The community in Tel Aviv-Jaffa is the oldest of the communities.

Father Bruno Hussar, a Dominican brother who was born in Egypt to a Jewish family of Hungarian origin and who immigrated to Israel at the begin of the 1950s, was the first to celebrate the mass in Hebrew in Jaffa in 1955. After he moved to Jerusalem, he was replaced as head of the community by Father Alfred Delmée, a Belgian priest who consecrated his life to the service of the Hebrew-speaking community in the city. He died in a car accident in 1985. In 1970, Father Gregor Pawlowski, a Polish Jew, survivor of the Shoah arrived in the city and began to work with the Polish community, some of whom were married to Jewish partners. Their children were educated in Hebrew schools and spoke Hebrew and from out of the Polish community grew another Hebrew –speaking community. Today, Father Apolinary Szwed, a priest from Poland, serves as the head of the Hebrew-speaking community in the city.

The community in Tel Aviv-Jaffa congregates in a chapel within the monastery of the Franciscan Fathers alongside the Church of Saint Peter in Jaffa. Mass is celebrated on Saturday and on Sunday at 18.30.

Jaffa is mentioned in the Bible because of two main reasons. Jonah the Prophet sailed from Jaffa as he fled from God who had commanded him to go and bring the Word of God to the people of Nineveh. In his concern for all peoples, God asked from a prophet from Israel to go and warn a nation who did not know God yet lest they perish. Jonah’s own salvation is tied to the mission to the people of Nineveh and this biblical tale evokes the universal mission of the people of Israel. Many years later, Simon Peter, he too a member of the people of Israel and a disciple and apostle of Christ, came to Jaffa. There it was made known to him that he had to go to the home of Cornelius, a non-Jew who lived in Caesarea, in order to proclaim to him and to his household the good news of salvation in Jesus (Acts 10-11). Jaffa thus represents something important in our history – that salvation is meant for one and all, Jews and non-Jews.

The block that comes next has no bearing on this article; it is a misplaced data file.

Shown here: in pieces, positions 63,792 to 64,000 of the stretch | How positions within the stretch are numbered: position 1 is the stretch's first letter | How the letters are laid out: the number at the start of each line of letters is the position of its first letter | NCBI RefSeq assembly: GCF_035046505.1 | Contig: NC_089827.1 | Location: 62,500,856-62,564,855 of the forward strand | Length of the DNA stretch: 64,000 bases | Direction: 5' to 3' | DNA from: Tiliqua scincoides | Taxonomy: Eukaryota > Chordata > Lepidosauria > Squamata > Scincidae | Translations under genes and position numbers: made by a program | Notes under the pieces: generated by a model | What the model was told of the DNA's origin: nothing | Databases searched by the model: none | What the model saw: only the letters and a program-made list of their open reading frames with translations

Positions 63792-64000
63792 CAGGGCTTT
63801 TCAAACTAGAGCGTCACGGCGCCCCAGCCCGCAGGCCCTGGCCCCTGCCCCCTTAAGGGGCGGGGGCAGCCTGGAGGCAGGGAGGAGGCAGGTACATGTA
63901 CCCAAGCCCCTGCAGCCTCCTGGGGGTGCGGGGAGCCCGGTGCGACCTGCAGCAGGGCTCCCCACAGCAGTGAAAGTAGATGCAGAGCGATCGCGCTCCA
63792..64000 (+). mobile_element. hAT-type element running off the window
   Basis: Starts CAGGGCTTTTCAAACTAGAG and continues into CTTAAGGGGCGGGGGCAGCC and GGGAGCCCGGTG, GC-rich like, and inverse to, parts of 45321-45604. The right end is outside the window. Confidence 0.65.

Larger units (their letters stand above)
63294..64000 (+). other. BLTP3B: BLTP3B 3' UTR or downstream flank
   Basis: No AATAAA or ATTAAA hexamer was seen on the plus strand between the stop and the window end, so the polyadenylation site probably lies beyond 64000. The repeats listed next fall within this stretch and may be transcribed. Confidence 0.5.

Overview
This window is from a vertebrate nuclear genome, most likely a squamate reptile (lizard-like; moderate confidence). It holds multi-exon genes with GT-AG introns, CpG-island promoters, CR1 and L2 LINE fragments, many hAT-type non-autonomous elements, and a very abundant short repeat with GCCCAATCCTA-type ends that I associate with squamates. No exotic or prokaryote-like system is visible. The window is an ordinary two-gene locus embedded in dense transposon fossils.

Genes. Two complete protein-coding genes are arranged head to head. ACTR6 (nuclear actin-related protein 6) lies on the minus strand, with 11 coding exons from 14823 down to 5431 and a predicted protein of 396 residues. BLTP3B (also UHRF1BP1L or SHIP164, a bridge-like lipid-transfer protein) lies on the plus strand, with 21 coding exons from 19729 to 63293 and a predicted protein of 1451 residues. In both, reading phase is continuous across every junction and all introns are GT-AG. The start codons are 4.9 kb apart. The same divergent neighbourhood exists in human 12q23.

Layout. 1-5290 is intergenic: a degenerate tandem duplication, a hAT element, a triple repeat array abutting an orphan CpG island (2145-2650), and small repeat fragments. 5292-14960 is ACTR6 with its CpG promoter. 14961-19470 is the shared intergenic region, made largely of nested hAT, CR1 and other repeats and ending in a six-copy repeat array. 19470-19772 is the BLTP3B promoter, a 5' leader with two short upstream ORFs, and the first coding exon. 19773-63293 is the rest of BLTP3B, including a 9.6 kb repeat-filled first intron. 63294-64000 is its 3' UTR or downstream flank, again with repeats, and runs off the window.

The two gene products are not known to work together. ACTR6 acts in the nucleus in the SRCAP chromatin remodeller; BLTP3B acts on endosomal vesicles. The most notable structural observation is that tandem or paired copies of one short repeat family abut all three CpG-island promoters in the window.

Interior of chapel in Saint Peter's Church, Jaffa